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By the rude bridge that arched the flood,
Their flag to April’s breeze unfurled,
Here once the embattled farmers stood,
And fired the shot heard round the world.

Concord Hymn by Ralph Waldo Emerson

I am the son of several generations of German-American farmers. My father’s father and his father’s father ploughed the black loam of northwest Ohio almost from the beginning of that state’s existence in 1803. When I read Emerson’s immortal poem about the farmers taking a stand for freedom, it reminds me of our own immigrant legacy.

Today, we celebrate Patriot’s Day in the Commonwealth of Massachusetts, always the third Monday in April to remember April 19, 1775 when the first shot of the American Revolution was fired on the Lexington Green. Though our tours focus mostly on the centuries before and after Boston’s independence, it is very clear that the religious freedom sought by our Puritan forefathers became the foundation of our political freedom from Great Britain. The Rev. George Whitefield, anchor of America’s First Great Awakening, has been called America’s spiritual founding father. I hope someday to portray him on the Boston Common along with the Rev. John Eliot, as his sermon to over 40,000 souls was instrumental in reigniting prayer and the spiritual life in the early colony and stoking the desire for freedom from sin and oppression.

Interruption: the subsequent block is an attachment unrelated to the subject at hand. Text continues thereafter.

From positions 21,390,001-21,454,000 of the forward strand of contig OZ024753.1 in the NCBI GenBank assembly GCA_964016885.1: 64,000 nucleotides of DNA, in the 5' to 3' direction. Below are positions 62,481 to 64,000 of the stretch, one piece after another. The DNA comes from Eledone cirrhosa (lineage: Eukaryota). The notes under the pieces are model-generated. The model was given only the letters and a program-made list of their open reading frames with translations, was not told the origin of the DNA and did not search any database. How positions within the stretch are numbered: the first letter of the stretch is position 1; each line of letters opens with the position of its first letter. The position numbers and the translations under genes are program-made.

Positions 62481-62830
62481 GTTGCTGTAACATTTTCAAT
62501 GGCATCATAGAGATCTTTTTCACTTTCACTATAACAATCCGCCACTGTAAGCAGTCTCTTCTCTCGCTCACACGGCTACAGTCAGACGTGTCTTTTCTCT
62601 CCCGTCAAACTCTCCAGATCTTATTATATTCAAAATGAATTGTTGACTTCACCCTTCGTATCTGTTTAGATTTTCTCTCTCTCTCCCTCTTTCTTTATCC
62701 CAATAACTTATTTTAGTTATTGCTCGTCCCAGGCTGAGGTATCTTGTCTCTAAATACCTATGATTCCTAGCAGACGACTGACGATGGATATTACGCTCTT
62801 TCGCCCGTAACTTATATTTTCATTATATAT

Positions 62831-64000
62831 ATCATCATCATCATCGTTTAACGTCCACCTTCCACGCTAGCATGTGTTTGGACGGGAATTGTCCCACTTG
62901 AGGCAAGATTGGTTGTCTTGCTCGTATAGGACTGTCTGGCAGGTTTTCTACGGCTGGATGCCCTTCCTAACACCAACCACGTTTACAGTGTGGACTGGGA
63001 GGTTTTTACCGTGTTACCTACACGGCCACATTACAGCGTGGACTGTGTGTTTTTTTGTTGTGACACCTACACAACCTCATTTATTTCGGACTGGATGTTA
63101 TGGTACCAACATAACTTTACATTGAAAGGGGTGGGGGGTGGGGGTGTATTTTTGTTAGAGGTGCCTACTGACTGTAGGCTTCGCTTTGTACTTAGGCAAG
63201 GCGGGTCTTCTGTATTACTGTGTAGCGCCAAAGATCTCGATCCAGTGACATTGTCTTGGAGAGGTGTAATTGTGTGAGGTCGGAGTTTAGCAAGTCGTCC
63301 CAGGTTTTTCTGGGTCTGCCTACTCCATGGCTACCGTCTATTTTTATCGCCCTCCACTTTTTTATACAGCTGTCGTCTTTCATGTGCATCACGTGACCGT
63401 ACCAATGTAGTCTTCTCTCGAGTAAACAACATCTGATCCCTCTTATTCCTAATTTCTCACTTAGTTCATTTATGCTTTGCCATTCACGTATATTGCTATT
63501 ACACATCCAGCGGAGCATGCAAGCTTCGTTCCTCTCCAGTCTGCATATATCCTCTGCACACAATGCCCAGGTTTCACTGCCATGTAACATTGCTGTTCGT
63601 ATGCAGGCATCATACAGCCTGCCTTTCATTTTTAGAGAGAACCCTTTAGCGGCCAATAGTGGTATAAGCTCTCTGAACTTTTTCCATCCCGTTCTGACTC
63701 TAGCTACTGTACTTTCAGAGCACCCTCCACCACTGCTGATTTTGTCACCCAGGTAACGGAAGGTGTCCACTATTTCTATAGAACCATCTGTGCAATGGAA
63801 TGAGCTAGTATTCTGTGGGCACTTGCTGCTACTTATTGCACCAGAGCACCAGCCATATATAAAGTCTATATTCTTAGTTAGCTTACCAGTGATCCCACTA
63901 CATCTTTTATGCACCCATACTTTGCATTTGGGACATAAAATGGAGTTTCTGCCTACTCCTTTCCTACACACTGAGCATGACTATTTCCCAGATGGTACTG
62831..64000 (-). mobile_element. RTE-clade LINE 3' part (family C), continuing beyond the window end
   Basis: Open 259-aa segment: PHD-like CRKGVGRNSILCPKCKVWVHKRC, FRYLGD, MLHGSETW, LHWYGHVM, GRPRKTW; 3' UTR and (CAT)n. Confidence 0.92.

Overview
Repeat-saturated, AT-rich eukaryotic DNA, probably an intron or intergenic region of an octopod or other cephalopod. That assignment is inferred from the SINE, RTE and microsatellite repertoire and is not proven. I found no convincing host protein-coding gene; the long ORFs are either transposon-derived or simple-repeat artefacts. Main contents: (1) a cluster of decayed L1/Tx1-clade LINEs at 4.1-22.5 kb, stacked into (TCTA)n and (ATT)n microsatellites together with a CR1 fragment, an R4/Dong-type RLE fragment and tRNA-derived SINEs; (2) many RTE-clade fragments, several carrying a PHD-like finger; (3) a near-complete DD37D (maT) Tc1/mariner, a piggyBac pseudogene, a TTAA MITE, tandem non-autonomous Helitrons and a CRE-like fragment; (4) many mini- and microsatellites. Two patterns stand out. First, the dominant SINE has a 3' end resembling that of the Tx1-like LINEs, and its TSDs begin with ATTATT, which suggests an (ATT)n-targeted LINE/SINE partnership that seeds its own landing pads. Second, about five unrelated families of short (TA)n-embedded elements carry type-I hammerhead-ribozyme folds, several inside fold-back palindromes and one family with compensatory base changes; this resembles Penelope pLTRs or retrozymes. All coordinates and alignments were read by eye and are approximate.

Happy Patriot’s Day! Memory eternal to those who lost their lives in the Boston Marathon Bombing of 10 years ago. Come to Boston and book a tour today and help us remember this great city and the surrounding cities of Lexington and Concord that stand for freedom and liberty throughout the world.